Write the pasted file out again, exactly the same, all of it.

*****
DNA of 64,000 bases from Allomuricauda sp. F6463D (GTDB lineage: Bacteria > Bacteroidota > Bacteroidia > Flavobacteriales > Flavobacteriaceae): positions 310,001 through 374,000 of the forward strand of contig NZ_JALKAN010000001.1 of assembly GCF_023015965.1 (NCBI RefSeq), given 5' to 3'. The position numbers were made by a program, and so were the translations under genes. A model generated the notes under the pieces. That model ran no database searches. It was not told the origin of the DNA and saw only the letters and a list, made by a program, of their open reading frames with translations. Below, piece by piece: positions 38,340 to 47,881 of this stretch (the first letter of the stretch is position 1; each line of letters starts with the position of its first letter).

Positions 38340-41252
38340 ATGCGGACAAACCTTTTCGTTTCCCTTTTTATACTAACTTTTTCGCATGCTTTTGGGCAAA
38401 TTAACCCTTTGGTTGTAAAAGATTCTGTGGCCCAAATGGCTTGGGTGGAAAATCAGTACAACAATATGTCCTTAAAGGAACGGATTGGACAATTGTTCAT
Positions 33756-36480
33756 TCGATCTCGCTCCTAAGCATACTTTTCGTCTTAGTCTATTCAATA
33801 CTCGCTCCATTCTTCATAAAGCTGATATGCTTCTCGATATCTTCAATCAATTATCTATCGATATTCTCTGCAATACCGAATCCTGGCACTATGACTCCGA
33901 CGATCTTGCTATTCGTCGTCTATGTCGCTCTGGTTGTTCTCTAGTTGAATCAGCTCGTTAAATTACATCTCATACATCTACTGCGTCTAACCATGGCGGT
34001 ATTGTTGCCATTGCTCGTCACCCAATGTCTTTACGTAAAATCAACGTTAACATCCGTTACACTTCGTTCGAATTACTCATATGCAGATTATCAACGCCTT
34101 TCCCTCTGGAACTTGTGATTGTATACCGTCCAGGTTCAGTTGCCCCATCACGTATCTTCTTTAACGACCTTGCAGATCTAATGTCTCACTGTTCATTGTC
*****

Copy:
DNA of 64,000 bases from Allomuricauda sp. F6463D (GTDB lineage: Bacteria > Bacteroidota > Bacteroidia > Flavobacteriales > Flavobacteriaceae): positions 310,001 through 374,000 of the forward strand of contig NZ_JALKAN010000001.1 of assembly GCF_023015965.1 (NCBI RefSeq), given 5' to 3'. The position numbers were made by a program, and so were the translations under genes. A model generated the notes under the pieces. That model ran no database searches. It was not told the origin of the DNA and saw only the letters and a list, made by a program, of their open reading frames with translations. Below, piece by piece: positions 38,340 to 47,881 of this stretch (the first letter of the stretch is position 1; each line of letters starts with the position of its first letter).

Positions 38340-41252
38340 ATGCGGACAAACCTTTTCGTTTCCCTTTTTATACTAACTTTTTCGCATGCTTTTGGGCAAA
38401 TTAACCCTTTGGTTGTAAAAGATTCTGTGGCCCAAATGGCTTGGGTGGAAAATCAGTACAACAATATGTCCTTAAAGGAACGGATTGGACAATTGTTCAT
Positions 33756-36480
33756 TCGATCTCGCTCCTAAGCATACTTTTCGTCTTAGTCTATTCAATA
33801 CTCGCTCCATTCTTCATAAAGCTGATATGCTTCTCGATATCTTCAATCAATTATCTATCGATATTCTCTGCAATACCGAATCCTGGCACTATGACTCCGA
33901 CGATCTTGCTATTCGTCGTCTATGTCGCTCTGGTTGTTCTCTAGTTGAATCAGCTCGTTAAATTACATCTCATACATCTACTGCGTCTAACCATGGCGGT
34001 ATTGTTGCCATTGCTCGTCACCCAATGTCTTTACGTAAAATCAACGTTAACATCCGTTACACTTCGTTCGAATTACTCATATGCAGATTATCAACGCCTT
34101 TCCCTCTGGAACTTGTGATTGTATACCGTCCAGGTTCAGTTGCCCCATCACGTATCTTCTTTAACGACCTTGCAGATCTAATGTCTCACTGTTCATTGTC